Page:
Featured Research

from universities, journals, and other organizations

Dieters Decrease Heart Risk On Moderate Fat Program

Date:
January 29, 2004
Source:
Penn State
Summary:
Although low-fat diets are recommended for heart health, a moderate-fat weight loss diet reduced dieters' cardiovascular risk better than a low-fat diet in a study conducted at Penn State.

Although low-fat diets are recommended for heart health, a moderate-fat weight loss diet reduced dieters' cardiovascular risk better than a low-fat diet in a study conducted at Penn State.

The moderate-fat diet, in which half the fat was monounsaturated fat from peanuts and peanut oil, produced a 14 percent reduction in cardiovascular disease risk. The low fat group experienced a nine percent improvement. Both the moderate and low fat diets were controlled so that all participants lost about the same amount of weight -- approximately 2.4 to 2.7 pound a week on average.

Dr. Penny Kris-Etherton, distinguished professor of nutrition, says, "While the low-fat diet successfully reduced risk factors during the weight loss phase of the study, those factors rebounded during the maintenance phase."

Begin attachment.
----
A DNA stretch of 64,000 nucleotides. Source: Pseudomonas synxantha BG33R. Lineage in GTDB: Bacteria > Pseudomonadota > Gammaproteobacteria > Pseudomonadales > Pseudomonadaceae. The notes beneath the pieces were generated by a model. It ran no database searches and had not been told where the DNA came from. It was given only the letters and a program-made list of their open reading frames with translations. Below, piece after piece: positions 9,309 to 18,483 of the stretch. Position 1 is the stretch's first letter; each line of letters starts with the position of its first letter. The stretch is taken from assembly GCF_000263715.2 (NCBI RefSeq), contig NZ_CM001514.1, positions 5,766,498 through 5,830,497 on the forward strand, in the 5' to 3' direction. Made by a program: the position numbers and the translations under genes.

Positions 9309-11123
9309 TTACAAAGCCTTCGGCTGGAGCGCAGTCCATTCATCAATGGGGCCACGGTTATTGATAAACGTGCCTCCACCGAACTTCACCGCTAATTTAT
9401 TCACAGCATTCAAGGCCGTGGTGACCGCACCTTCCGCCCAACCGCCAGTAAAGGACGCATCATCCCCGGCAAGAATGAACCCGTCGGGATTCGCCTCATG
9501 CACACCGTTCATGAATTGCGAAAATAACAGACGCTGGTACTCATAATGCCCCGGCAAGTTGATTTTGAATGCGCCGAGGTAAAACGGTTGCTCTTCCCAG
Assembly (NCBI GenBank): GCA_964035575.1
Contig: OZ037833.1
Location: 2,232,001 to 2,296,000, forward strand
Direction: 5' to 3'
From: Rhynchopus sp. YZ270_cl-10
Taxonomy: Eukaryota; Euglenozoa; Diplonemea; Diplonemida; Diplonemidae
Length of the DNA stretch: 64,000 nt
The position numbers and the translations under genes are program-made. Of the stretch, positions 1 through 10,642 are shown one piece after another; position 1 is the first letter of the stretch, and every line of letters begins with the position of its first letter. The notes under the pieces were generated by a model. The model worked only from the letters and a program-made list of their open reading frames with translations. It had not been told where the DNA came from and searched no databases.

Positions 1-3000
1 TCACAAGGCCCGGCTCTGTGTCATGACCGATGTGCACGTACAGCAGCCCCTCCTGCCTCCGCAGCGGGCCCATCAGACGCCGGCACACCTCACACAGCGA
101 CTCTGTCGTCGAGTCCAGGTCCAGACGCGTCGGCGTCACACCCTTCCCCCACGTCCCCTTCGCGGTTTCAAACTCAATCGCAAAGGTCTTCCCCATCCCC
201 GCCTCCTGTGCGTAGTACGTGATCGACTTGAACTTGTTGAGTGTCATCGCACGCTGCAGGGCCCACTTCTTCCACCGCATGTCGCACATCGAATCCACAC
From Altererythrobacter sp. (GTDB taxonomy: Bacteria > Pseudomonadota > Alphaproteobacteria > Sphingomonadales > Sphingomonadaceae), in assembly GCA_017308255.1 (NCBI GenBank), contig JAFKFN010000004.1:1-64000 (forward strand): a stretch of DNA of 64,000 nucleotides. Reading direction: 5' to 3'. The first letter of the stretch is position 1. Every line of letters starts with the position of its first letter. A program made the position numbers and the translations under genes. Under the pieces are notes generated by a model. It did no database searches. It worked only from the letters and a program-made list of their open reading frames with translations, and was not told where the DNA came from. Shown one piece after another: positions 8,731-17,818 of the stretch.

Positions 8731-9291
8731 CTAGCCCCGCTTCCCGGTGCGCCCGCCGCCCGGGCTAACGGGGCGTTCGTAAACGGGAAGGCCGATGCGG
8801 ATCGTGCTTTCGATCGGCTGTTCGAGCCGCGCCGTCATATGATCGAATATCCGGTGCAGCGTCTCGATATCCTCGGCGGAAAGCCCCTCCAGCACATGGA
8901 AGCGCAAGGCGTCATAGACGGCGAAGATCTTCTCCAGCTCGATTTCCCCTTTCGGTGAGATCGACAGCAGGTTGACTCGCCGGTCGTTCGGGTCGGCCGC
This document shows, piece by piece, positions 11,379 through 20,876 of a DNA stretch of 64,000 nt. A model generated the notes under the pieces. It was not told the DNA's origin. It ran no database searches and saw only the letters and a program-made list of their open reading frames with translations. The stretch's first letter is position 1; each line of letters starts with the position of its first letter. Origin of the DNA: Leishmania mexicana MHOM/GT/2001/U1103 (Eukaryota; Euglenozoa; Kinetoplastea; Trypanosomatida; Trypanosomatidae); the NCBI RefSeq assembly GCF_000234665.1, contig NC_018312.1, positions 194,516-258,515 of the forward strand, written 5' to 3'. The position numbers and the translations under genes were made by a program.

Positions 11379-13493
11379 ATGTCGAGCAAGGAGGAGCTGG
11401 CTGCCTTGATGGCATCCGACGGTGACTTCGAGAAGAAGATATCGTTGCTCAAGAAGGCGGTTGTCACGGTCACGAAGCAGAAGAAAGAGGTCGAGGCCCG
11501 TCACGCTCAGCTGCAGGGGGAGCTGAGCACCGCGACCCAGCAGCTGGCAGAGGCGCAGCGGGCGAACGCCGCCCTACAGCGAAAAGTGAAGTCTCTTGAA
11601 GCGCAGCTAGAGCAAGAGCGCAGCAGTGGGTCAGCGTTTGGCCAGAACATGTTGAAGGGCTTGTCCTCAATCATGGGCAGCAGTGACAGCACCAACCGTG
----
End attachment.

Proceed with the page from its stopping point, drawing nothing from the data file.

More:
The study is in the February issue of the American Journal of Clinical Nutrition in a paper, "Effects of Moderate-Fat (from monounsaturated fat) and Low-fat Weight-loss Diets on the Serum Lipid Profile in Overweight and Obese Men and Women." The authors are Dr. Christine Pelkman, former Penn State postdoctoral researcher who is now at the University at Buffalo; Kris-Etherton; Valerie K. Fishell, former Penn State research assistant; Deborah Maddox, Penn State clinical coordinator; Dr. Thomas A. Pearson, University of Rochester; and Dr. David T. Mauger, associate professor health evaluation sciences, Penn State College of Medicine.

Fifty-three overweight or obese men and women participated in the study. All of the participants had total cholesterol levels elevated above 200 at the start of the dieting.

The participants ate either a low-fat or moderate-fat diet designed to produce weight loss for six weeks and then similar diets designed for maintenance for four weeks. The foods were all provided by the researchers and provided 18 percent of calories from fat in the low-fat diet or 33 percent of calories from fat in the moderate fat diet.

Over the course of the study, the low-fat diet group experienced a 12 percent decrease in HDL ("good") cholesterol but the moderate-fat diet group had no change. This indicates that a moderate-fat diet blunts the decrease in HDL ("good") cholesterol during weight loss.

In addition, after falling during the weight loss phase, triglycerides rose significantly during the maintenance phase for those on the low fat diet but not for those on the moderate fat diet. Elevated triglycerides are a cardiovascular risk factor.

The authors write, "The findings of this current study are significant because they demonstrate that markedly lowering total fat intakes may have adverse consequences on reductions in the risk of CVD, even in response to weight loss."


Story Source: